* Although, if I was going to do that, I suppose we could always knock up some “I visited Symbolic Towers and all I could buy was this beautiful high-quality clothing product” t-shirts.

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Good friends

In which we think suicide clusters are overhyped; and try not to be a drama llama


There’s been a lot in the news recently about young people killing themselves, allegedly to draw attention to themselves online. The whole story seems slightly odd, with little evidence for it, but it’s been raised by an MP so it got itself in the news. Most of the people in the alleged suicide cluster are young men, the highest-risk suicide group. I fully support raising suicide awareness and suicide prevention, but it seems rather like fear-mongering to try to place blame on social networking. There were teen suicides and “suicide clusters” years ago, long before social networking was invented.

I know from experience that suicidal feelings are something which people should always take seriously, and that internet messaging, by both its speed and lack of emotion, could easily make worse. But nevertheless – and because it is that serious – I don’t like the feel of people jumping on the exaggeration bandwagon without evidence, or trying to use the threat of others’ suicide to gallop off on their own over-dramatic high horse.* I’ve been on the internet for a while now,** I was a chatroom user quite a lot when I was a student, and I’ve seen people come into chatrooms and make darkly deniable threats like: “you shouldn’t be so nasty to X. If you keep being nasty to people in here and people end up dying, how would you feel?” Whether X is in the pits of depression, or just mildly irked, and whatever your intentions are, that’s a childish and nasty thing to do.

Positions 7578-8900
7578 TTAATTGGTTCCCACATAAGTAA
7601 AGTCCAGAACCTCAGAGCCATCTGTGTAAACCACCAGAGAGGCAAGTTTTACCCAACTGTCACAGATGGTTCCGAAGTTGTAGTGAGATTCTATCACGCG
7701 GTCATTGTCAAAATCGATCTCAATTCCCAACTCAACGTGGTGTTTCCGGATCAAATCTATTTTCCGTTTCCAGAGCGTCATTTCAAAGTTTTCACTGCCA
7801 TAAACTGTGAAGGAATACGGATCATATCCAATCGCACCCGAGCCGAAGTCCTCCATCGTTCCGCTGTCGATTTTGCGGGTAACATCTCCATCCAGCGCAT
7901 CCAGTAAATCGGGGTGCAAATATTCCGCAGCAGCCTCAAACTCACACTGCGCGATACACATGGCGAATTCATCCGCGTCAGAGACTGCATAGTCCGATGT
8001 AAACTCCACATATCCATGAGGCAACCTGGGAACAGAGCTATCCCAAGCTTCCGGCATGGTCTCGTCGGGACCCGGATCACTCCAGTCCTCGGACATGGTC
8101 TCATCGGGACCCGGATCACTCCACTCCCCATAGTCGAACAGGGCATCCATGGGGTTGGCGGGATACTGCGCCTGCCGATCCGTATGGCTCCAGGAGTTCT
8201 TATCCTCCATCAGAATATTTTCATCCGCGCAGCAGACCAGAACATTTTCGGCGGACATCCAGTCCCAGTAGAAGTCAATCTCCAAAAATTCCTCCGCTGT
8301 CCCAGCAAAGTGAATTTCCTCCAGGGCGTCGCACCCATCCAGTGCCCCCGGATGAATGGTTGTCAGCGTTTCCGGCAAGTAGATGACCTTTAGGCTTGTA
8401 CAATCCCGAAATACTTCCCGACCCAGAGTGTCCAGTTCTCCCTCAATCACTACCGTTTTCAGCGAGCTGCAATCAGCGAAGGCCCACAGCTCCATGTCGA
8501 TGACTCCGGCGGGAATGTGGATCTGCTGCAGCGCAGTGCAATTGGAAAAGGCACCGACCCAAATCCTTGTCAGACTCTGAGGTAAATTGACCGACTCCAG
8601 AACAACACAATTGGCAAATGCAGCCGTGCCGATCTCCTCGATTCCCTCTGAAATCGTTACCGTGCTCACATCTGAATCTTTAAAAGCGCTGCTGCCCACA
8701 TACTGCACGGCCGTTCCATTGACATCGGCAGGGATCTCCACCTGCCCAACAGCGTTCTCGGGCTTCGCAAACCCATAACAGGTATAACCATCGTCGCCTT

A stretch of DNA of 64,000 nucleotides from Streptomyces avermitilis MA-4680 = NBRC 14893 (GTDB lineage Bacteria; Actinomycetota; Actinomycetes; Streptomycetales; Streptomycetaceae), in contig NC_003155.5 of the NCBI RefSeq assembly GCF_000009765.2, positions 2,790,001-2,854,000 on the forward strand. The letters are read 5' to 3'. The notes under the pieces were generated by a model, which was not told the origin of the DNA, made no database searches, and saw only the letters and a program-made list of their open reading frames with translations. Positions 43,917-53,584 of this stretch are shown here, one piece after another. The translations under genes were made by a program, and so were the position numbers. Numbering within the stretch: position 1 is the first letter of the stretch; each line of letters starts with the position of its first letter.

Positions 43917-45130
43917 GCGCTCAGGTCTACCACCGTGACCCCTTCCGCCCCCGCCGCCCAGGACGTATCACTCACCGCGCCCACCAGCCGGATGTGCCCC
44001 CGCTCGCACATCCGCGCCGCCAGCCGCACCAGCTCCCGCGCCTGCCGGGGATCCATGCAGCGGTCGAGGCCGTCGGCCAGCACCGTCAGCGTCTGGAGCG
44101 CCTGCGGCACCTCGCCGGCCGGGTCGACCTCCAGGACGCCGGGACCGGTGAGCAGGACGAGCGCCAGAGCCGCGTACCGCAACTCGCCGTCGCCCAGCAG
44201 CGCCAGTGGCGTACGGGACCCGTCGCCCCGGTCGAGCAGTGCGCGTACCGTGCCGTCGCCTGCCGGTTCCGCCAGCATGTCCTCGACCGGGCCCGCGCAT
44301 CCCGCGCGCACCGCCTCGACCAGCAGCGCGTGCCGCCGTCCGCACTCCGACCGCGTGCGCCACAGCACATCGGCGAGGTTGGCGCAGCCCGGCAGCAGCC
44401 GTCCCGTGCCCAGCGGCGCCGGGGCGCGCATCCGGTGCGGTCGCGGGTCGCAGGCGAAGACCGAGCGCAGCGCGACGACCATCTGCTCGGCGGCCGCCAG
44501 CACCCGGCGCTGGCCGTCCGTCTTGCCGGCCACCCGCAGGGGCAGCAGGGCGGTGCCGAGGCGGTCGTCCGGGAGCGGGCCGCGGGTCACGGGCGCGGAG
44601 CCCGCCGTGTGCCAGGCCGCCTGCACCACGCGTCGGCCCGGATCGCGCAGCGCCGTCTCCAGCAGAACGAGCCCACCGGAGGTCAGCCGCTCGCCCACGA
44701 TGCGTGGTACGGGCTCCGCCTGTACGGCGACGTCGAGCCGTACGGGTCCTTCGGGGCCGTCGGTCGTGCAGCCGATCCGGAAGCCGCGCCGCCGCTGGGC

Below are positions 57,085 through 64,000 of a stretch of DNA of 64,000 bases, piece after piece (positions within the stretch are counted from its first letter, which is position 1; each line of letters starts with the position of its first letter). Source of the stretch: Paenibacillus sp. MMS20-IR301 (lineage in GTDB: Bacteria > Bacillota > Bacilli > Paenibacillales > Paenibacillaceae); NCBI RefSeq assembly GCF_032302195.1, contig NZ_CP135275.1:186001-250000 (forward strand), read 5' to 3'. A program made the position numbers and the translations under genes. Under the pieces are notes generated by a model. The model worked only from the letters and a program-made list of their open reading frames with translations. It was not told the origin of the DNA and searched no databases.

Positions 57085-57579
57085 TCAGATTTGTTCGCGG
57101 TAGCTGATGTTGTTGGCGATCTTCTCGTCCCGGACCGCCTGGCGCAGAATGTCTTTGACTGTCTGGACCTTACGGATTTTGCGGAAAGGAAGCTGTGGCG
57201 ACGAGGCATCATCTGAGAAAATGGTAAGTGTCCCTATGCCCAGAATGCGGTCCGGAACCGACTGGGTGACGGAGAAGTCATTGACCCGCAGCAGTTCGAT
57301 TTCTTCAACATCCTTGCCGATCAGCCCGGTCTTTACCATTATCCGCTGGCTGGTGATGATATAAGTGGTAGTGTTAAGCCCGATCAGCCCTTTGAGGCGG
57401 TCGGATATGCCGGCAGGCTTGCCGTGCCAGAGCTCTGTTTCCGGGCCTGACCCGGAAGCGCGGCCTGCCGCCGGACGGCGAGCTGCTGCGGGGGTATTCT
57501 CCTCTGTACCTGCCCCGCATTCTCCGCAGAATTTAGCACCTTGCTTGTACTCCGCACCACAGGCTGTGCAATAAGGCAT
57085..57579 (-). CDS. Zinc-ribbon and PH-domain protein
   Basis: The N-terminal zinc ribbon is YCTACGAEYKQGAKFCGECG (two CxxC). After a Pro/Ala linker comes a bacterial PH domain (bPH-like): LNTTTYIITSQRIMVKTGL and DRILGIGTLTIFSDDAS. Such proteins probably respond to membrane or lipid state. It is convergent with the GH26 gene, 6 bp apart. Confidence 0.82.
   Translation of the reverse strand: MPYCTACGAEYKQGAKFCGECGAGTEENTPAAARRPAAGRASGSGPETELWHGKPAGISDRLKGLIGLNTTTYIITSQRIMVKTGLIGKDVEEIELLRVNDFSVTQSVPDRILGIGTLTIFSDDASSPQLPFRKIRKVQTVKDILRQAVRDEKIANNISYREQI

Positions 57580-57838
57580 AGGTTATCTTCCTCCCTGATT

If you’re a friend to someone, and you think they’re being upset because of people on the internet, then the only thing to do is get them offline. Get them to put down the keyboard, go outside, and get some fresh air. Go and take away their network cable yourself if you really have to. But don’t just go around telling other people what they’re about to do. Don’t go around trying to amplify the drama, because people are only going to think that at heart you’re trying to make yourself the centre of attention. If you’re a real friend, go and help them, quietly and without fuss. Because help is what friends are for.

* or “drama llama”, as one internet friend memorably said.

** I can’t believe it’s over ten years since I first got online. The internet was in black and white back in those days – no, really: this was on a Macintosh Classic II, one of the last black and white only Apple models.

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Popularity

In which we wonder how useful social networking is


Chatting to Vee last night, she said: maybe she should cut down on social websites. She showed me the list of sites she’s got profiles on. Seventeen. Maybe she’s overdoing it a little. I have at least five at the last count, at least one of which lies derelict and abandoned.

Gordon, too, recently wrote about this. There are so many social websites out there that, if you’re not careful, they become nothing more than a time-sink. Or, the other extreme; you leave abandoned profiles scattered across the internet like so much silent litter.